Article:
Dr. Daniels describes her residency training as a tremendously difficult period, working 90 hour weeks and being sleep-deprived much of the time. She was not allowed to use the word "cure" when working with a patient, but rather "treat." The author goes on to say, "We were not allowed to offer any solution or thought that was outside of something that would profit the drug company or hospitals." That means natural therapies or non-drug alternatives were out of the question, and it is far more lucrative to treat a patient indefinitely with some drug which may or may not be effective than it is to cure them without side effects. I also found Dr. Daniels' thoughts on antibiotics very interesting. It has long been my belief that modern internal medicine has devolved into asking for a prescription for an antibiotic to cure a sniffle. With regard to antibiotics, Dr. Daniels offers these thoughts: "So did antibiotics ever save a life? After 20 years of prescribing and witnessing the use of antibiotics, I have observed no evidence of that (her emphasis). I have to be honest, and the truth is that antibiotics account for as many as 63,000 deaths per year. The deaths from bacterial infections are almost always from the organisms created by antibiotic use. So there's no question in my mind that antibiotics are not lifesaving. A lot of those deaths are from pneumonia infections caused by these resistant bacteria (her emphasis)." Considering the establishment viewpoint on drugs, an alternate opinion should at least be discussed.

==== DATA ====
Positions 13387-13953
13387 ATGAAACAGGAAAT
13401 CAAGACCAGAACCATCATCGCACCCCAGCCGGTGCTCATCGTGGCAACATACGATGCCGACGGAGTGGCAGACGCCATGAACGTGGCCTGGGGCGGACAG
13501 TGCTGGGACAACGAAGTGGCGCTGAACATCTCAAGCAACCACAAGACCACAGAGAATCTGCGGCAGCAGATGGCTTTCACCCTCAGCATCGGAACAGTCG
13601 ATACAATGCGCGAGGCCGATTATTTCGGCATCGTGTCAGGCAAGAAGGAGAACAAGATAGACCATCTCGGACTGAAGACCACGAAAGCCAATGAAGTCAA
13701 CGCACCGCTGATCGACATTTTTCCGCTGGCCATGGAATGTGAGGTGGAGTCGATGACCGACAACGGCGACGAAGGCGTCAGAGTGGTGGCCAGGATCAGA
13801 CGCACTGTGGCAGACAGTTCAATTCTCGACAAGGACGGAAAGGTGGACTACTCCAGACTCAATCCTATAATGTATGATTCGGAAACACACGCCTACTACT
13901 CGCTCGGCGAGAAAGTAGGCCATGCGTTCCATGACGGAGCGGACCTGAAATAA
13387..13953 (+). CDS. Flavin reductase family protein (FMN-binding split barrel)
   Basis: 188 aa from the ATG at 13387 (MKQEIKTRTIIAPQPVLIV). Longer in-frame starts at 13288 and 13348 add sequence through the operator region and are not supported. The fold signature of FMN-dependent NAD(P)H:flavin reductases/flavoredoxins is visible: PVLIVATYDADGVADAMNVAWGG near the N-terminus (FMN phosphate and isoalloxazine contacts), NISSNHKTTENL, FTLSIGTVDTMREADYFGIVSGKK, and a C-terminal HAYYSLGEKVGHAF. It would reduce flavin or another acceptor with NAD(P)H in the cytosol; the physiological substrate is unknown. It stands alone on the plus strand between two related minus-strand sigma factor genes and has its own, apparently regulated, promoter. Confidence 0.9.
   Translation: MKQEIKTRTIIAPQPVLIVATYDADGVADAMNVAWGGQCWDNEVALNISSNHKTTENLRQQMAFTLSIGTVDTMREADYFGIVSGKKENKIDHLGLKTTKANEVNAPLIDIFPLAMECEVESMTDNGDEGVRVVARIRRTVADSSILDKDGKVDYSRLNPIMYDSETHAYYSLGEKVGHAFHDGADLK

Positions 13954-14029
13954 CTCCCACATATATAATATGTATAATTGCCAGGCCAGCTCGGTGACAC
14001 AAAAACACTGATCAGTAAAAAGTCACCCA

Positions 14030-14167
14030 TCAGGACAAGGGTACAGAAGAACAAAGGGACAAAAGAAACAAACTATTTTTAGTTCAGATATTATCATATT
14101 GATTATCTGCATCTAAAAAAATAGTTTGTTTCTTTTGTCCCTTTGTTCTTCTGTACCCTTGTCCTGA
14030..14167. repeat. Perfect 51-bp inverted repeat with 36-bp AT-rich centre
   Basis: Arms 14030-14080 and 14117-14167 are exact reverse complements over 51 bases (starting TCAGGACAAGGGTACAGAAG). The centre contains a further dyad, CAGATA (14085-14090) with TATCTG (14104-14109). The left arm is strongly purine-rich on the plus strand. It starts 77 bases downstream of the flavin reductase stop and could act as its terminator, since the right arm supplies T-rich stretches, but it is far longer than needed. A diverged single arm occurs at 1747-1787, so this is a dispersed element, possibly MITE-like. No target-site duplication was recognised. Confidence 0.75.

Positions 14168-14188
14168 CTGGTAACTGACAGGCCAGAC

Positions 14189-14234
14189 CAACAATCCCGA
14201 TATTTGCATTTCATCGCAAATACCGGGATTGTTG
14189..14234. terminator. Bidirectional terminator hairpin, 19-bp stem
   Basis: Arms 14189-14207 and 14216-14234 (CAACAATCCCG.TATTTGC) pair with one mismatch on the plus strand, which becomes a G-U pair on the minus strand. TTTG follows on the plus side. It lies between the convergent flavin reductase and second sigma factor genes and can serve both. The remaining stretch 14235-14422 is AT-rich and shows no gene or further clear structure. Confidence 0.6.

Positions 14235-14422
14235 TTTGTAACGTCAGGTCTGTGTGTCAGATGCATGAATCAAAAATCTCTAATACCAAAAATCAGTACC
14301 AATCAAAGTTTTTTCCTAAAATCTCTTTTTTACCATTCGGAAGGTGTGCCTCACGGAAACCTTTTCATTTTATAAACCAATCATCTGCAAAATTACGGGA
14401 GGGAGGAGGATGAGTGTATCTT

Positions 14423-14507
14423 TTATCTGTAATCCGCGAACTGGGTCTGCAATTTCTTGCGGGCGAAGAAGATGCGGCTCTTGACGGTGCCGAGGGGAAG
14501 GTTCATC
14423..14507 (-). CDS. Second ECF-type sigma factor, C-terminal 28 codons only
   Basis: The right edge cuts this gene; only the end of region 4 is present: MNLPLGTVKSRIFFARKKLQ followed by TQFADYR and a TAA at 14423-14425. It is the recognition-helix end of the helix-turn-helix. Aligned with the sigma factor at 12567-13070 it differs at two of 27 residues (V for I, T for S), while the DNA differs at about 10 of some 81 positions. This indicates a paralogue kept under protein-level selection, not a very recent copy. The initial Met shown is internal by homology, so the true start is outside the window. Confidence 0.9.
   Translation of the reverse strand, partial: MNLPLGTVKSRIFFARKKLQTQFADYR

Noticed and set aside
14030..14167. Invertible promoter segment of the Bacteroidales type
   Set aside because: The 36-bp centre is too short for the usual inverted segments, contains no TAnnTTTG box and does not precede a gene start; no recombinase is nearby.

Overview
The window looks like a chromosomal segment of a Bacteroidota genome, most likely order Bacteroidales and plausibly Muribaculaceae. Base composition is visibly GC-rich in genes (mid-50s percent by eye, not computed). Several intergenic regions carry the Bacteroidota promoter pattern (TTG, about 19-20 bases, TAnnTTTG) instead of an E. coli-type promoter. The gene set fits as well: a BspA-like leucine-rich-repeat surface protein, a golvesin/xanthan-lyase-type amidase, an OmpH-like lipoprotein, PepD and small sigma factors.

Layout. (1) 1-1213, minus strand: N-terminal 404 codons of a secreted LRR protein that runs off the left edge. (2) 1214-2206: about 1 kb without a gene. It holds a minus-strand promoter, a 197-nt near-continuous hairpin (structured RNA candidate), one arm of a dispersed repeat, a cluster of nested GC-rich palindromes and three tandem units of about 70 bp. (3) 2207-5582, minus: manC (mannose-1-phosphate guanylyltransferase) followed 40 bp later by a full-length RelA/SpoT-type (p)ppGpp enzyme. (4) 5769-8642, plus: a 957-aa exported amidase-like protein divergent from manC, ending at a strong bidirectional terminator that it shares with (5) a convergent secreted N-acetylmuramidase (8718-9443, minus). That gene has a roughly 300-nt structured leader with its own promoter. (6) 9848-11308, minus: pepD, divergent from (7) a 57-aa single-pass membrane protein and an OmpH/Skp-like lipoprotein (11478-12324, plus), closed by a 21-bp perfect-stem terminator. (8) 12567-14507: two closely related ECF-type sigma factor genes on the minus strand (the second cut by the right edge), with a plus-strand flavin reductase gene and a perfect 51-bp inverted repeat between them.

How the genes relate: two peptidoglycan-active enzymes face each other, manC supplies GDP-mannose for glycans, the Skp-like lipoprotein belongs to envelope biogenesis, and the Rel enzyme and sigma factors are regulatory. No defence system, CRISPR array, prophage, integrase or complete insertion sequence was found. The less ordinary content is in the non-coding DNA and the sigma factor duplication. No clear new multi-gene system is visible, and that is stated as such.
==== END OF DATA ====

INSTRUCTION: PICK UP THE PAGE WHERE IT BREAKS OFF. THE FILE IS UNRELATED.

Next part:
Even during her family practice days, Dr. Daniels would prescribe natural remedies and see patients respond rapidly. These remedies included alternative natural herbs, ointments, and even writing out diet suggestions on her prescription pad for patients to implement. These natural remedies can work for a variety of ailments, including digestive difficulty and hot flashes. The good doctor stresses the importance of drinking more water, eating more "live" food (food picked out of the ground), and incorporating movement and exercise into your lifestyle. Even though she technically doesn't practice medicine any more, she has helped many people in Panama with some simple strategies and hasn't charged anyone a dime.
I found the book to be riveting, and tore through it in a couple of days. It is only 85 pages, including endnotes, but a lot of information is packed into those pages. Dr. Daniels writes in an engaging style, and having seen a couple of her videos I can tell that she writes like she talks. My only complaint is a couple of typos that I found, but that's typical in a self-published book. Frankly, I doubt this book would have come out through any of the establishment publishing houses, given the subject matter. I believe that Dr. Daniels is a hero worthy of our everlasting respect and gratitude for sharing her story and having the courage to walk away from medicine rather than sacrifice patients by practicing in a corrupt bureaucratic system. We all owe her a debt of thanks.